Wednesday, February 18, 2009


Acrylic on Canvas     48x36

Sometimes when it's too expensive to hire a model yet I want to paint from life, the studio is a perfect place to find inspiration. In addition to finding great verticals and horizontals for composition, every square inch is full of possibility: interesting supplies, hanging/stacked paintings, various artist accessories, musical instruments and even some stuffed birds from my early days as an exhibits designer/muralist/taxidermist at our Natural History Museum. These are some examples (all painted from life 1-4 weeks).

Acrylic /Palette Knife   24x18


Acrylic on Canvas     40x30

Acrylic on Canvas    36x24

Thursday, February 12, 2009


Final Stage   Watercolor on paper   22x30"

Every Sunday morning I attend an uninstructed  three hour, two session figure painting workshop.

As all artists who paint the figure longer than 20 minutes know, taped-off poses vary slightly after each break, especially hands; and that's OK... after all, its "Life" Drawing. But in this particular pose both hands were always oddly foreshortened and very difficult to do. I'm now sort of OK with the model's left hand, but was never satisfied with her right hand. There was always something wrong with it and my artist wife Stephanie finally fingered the problem (no pun :-)) - it was the thumb. I've corrected it now and the rest of this post shows how.


I give credit for the following correction techniques to my friend Sue Tregay. Her book MASTER DISASTER is a definitive volume for rescuing problematic watercolors. I highly recommend it to all aspiring watercolorists. Materials: Postal tape, bristle brush, rag and pastel pencils.

1. The thumb was placed too high and was too small.

2. I lightly redraw with white pastel pencil and place the tape over it.

3. Carefully cut the tape (exacto blade) and scrub away the paint with wet bristle brush 

4. After I pulled the tape I felt the thumb was still too short.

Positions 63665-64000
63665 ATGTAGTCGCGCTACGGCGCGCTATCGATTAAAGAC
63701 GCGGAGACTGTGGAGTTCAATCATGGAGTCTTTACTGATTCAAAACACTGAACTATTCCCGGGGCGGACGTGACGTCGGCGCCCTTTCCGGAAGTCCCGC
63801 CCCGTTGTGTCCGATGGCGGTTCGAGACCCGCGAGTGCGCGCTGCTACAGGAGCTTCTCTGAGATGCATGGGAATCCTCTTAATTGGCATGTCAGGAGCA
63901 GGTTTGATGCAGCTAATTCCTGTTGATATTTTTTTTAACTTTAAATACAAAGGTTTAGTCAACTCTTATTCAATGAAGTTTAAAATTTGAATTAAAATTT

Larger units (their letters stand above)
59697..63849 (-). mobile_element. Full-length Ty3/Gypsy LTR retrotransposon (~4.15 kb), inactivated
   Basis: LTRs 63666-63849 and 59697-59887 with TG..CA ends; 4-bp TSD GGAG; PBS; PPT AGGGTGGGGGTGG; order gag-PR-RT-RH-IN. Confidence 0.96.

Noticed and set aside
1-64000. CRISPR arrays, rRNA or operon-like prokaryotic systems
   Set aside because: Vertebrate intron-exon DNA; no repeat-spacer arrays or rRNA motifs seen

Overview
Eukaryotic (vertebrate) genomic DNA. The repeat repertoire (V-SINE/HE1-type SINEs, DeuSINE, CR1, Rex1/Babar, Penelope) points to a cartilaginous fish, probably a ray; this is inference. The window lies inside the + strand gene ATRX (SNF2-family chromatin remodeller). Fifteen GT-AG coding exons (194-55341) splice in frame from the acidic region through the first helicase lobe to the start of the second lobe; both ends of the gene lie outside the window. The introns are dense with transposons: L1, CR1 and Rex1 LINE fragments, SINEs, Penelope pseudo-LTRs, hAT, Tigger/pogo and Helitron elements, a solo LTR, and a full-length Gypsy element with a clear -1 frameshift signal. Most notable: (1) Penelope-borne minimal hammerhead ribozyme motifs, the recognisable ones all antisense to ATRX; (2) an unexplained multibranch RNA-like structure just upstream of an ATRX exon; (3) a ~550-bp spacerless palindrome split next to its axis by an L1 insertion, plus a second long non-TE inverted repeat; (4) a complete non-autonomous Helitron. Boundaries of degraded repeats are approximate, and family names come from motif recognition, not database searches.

5. After blow-drying, I re-draw a longer thumb and re-tape over it again.

6. Again, following the new pastel outline, gently cut the tape.

7. After scrubbing, pull the tape and blow-dry.

8. Now I repaint the thumb.

Sargent said "a portrait is a painting where there is a little something wrong with the mouth". I expect I'll never be completely satisfied either but at least the thumb isn't a focal point.

Sunday, February 8, 2009


After reading Carol Feldman's fine post - FIGURE ON YUPO (February 5, 2009) I decided to add one more element to the discussion: The use of charcoal pencil on Yupo. I had already tried watercolor and pencil on it but did not realize how nicely it took charcoal pencil until I was asked to do this commission from a friend's photo.
I used a General 2b and 4b pencil, a plastic eraser and a kneaded eraser. What I especially liked about charcoal on this surface is that it can hold middle tones and darks, be erased right back to the white surface, crosshatched with both the pencil and eraser and blended with a stump

Charcoal on Yupo       12x9

Tuesday, February 3, 2009


Temecula Overpass    Oil on Canvas    36x36

Artists look for beauty everywhere and freeways are as good a place as anywhere to find it. I am told that this massive Lilac St. bridge was constructed before the earth in the area it now spans (I-15 in Temecula, San Diego), was even removed. Its grand arch was poured as the earth underneath was slowly cut away. 
I can't even begin to fathom how something this large was engineered, but I'm sure glad it was; whether heading North or South, it is one of the most regal, eye captivating bridge spans I've ever seen. My aim in painting it was to contrast an etherial cloudscape against solid earth as bridged by beautiful, functional manmade design. Obviously I photographed it while driving. 


I-5 Corridor    Oil on Canvas Panel    12x16

To paint this image I set up in a driveway off of La Jolla Scenic Rd. above I-5 S. I was attracted to this scene by the distant curving freeways, various rhythmic overpasses, interconnecting onramps, off ramps and railroad tracks. I couldn't make up a more artistic balance of horizontals, diagonals, verticals and contrasting straights vs. curves if I tried ... all important elements of design.


My normal sequence is to paint on location first, finish accents indoors and then make a larger painting from my plein air studies. I'm not sure if I like this enlarged version as well as the plein air, but I do think it has a little more of the atmosphere I actually saw that day.

Oil on Canvas   30x40